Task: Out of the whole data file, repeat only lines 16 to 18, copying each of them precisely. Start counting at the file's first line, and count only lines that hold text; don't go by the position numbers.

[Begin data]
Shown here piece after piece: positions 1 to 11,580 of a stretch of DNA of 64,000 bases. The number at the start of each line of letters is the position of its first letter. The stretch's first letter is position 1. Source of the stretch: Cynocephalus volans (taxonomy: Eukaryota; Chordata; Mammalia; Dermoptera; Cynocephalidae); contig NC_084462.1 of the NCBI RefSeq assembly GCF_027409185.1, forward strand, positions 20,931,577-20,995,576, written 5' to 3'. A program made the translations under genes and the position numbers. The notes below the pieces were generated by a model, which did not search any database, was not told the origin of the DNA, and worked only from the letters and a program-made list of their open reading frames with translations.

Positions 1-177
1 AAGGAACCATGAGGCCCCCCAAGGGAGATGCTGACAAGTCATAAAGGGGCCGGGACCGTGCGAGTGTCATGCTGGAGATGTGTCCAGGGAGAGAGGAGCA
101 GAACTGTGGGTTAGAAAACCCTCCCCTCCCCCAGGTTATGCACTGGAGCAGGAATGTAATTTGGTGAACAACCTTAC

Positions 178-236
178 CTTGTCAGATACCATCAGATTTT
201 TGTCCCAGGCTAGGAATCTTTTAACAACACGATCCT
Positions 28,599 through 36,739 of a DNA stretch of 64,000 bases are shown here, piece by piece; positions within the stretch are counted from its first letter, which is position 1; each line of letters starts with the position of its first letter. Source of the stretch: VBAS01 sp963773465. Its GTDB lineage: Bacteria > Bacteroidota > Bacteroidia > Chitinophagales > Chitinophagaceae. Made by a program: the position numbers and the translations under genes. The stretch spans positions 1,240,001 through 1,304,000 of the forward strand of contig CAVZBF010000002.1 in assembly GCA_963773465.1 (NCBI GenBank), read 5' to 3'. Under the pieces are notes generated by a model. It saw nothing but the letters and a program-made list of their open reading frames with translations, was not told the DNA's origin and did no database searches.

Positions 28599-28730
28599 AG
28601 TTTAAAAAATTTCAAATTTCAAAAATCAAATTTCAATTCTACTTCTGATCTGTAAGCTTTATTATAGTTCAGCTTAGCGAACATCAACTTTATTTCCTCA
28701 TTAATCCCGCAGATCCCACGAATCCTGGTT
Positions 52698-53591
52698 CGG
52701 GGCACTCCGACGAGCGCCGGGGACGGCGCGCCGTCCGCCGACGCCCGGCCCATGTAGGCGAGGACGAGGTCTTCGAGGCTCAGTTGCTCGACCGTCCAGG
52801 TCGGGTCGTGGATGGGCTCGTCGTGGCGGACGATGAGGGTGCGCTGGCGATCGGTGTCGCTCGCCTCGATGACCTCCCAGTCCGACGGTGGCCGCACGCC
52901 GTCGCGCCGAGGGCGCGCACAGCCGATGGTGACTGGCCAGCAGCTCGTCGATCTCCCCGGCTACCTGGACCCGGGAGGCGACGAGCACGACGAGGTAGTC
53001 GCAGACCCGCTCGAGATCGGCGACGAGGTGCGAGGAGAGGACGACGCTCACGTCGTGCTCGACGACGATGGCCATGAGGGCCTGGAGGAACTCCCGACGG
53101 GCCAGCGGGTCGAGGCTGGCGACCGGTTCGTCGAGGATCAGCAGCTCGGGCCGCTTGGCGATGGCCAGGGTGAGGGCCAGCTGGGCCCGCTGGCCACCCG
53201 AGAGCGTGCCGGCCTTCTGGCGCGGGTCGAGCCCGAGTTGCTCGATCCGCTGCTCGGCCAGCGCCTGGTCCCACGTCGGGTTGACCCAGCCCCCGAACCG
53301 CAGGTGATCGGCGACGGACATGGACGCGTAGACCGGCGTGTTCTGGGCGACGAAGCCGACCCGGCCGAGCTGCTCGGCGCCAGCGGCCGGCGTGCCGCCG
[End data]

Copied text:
52801 TCGGGTCGTGGATGGGCTCGTCGTGGCGGACGATGAGGGTGCGCTGGCGATCGGTGTCGCTCGCCTCGATGACCTCCCAGTCCGACGGTGGCCGCACGCC
52901 GTCGCGCCGAGGGCGCGCACAGCCGATGGTGACTGGCCAGCAGCTCGTCGATCTCCCCGGCTACCTGGACCCGGGAGGCGACGAGCACGACGAGGTAGTC
53001 GCAGACCCGCTCGAGATCGGCGACGAGGTGCGAGGAGAGGACGACGCTCACGTCGTGCTCGACGACGATGGCCATGAGGGCCTGGAGGAACTCCCGACGG